SAN ANTONIO - Jennifer Lankes' AP Biology class at Fox Tech High School is not your typical Biology class.
Instead of cracking textbooks, her students are using Kindle Fire e-readers.
The 22 students in one of Lankes' classes are part of a pilot program testing the interactive technology. District leaders want to know if the high-tech devices can help kids learn.
"Kids use this technology at home, so we want to bring this technology in the classroom. We just want to do it in a cost-effective way," said Marcos Zorola, assistant superintendent of accountability, technology and management information systems for SAISD.
Primarily designed for use in the Biology class, the students are encouraged to use the tablets and their pre-approved apps in other classes. And don't think that these students are abusing the technology.
"The internet has filtered access so we do have controls over what can be done with the unit," Zorola said. "They really use this as a tool to further their education. It's not so much that I can put Angry Birds on it, it's the whole Idea I can download software for test taking."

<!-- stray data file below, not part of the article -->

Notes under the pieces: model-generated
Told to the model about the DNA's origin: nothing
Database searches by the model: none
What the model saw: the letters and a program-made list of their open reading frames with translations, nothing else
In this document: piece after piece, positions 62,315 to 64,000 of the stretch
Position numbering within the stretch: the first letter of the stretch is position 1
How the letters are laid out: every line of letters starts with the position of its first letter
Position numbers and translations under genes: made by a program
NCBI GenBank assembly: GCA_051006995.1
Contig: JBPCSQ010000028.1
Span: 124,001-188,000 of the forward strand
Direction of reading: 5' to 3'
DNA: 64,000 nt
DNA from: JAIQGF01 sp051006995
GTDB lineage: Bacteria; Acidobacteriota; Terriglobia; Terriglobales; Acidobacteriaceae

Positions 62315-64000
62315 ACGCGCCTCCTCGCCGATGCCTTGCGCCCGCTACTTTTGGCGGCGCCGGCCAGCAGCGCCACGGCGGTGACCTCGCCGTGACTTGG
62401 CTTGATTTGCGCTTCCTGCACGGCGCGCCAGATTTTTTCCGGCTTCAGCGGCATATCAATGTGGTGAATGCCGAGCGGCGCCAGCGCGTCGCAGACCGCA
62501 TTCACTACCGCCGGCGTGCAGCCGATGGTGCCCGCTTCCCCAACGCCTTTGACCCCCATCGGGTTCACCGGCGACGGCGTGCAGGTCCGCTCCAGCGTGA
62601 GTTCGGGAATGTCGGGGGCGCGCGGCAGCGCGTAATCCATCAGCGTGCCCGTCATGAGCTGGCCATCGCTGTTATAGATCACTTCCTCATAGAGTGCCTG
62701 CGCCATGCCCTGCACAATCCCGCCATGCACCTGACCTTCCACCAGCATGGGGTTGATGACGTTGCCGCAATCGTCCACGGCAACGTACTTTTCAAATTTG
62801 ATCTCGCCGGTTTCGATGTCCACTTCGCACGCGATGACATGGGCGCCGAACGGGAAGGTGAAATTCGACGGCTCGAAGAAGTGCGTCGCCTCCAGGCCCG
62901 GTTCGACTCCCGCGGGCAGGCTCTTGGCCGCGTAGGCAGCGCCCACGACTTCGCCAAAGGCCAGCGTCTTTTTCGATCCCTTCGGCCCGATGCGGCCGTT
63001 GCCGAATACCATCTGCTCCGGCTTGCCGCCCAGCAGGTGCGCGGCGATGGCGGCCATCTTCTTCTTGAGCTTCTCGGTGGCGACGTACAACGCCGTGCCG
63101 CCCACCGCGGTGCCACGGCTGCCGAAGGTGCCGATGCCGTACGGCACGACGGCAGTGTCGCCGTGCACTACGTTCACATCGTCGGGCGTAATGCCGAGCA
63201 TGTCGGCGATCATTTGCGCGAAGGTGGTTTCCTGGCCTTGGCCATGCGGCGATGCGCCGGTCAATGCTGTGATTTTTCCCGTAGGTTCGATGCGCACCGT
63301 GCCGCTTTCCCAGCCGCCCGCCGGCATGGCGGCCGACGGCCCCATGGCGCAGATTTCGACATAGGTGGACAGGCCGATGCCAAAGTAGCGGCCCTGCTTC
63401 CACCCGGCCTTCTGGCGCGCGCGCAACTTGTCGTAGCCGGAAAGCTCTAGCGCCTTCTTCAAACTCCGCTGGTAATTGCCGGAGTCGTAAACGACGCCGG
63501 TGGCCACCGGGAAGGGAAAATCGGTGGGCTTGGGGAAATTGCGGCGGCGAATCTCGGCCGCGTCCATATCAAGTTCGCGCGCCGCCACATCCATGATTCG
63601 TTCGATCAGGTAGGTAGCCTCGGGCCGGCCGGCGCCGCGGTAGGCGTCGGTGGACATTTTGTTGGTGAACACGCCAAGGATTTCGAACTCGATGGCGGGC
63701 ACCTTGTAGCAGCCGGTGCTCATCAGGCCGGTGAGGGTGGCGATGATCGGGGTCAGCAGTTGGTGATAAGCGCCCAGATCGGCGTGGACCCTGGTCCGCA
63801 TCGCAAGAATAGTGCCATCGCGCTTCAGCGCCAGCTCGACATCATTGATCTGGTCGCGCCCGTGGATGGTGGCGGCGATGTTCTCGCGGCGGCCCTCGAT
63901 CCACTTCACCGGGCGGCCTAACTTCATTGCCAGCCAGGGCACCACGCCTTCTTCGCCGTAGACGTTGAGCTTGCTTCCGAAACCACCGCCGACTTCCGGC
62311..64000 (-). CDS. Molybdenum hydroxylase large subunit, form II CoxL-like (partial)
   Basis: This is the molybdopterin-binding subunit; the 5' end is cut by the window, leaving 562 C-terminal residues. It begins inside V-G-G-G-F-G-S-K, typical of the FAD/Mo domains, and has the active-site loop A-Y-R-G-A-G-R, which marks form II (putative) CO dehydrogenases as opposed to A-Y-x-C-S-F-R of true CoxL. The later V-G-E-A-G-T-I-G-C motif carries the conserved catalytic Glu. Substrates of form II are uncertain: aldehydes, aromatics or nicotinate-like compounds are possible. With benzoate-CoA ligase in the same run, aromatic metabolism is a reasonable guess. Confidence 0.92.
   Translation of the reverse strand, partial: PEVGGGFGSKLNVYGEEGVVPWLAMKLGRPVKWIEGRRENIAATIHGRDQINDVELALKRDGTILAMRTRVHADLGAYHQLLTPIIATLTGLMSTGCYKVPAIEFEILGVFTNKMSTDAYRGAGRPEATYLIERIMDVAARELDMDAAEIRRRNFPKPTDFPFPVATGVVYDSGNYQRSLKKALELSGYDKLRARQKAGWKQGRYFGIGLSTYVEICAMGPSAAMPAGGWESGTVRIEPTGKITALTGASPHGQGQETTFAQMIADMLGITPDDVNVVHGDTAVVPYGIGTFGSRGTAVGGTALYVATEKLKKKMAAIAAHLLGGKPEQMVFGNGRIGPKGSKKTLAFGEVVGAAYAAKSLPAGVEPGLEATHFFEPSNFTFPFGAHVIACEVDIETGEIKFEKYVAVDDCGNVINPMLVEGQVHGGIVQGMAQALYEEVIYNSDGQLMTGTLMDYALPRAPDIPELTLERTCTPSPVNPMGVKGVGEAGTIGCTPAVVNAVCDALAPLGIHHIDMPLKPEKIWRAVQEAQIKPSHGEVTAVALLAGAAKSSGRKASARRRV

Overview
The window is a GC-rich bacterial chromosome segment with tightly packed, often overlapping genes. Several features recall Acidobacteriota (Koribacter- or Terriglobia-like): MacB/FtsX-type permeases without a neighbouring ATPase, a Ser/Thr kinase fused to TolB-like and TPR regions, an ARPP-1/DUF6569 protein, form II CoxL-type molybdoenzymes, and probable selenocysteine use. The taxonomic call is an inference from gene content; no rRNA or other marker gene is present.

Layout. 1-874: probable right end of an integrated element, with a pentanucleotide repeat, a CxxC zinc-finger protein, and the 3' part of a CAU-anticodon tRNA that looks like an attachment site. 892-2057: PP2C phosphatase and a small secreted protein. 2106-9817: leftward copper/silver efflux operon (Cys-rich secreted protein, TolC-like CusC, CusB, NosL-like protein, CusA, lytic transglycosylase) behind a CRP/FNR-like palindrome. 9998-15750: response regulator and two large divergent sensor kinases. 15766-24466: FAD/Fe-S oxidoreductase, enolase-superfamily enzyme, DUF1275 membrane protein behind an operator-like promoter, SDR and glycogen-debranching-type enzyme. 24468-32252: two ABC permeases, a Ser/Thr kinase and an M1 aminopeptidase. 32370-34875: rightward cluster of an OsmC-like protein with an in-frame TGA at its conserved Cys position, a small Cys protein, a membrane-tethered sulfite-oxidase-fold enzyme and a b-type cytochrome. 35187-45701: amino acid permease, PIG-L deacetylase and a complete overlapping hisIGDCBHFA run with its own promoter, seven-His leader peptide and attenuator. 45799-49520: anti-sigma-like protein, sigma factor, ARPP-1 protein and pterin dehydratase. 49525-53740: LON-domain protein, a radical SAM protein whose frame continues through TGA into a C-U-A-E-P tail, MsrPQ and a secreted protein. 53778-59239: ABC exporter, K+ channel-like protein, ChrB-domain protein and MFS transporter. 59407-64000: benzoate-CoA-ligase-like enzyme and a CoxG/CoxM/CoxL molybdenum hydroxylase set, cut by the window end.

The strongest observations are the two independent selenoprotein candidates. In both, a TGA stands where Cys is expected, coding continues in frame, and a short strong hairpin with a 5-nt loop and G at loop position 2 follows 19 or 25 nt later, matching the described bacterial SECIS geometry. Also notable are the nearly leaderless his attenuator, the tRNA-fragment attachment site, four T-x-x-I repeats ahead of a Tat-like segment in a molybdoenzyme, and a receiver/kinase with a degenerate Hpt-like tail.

The students have only been using the Kindles for about a week now, but their teacher has already noticed a major difference between those who have them and those that don't.
"What I've seen is a better turn-out rate for homework and I've also seen an increase in test scores," Lankes said. "I want more Kindles. I want all of my kids to have Kindles next year."
At the end of the year, the district will use feedback from the kids and compare their progress to other classes not using tablets to determine the future of the program.
So far, the kids love using the tablets.
"I feel like we can relate to it because we are a generation that depends a lot on technology," said Jaclyn Munoz, a Fox Tech senior.
Other students like having one less textbook to lug around in their backpacks and said the device just makes learning more fun.
"It's pretty effective," said Pedro Contreras, a Fox Tech senior. "It catches your attention much more than just a book."
Jennifer Lankes said the tablets make less work for her because she doesn't have to print out teaching materials and can get quick access to the students homework online.
She hopes the district considers expanding the program to more students.
"We're bridging the gap between our way of education and their way of education," Lankes said. "The sooner we bridge that gap, the more successful they're going to be in the long run."
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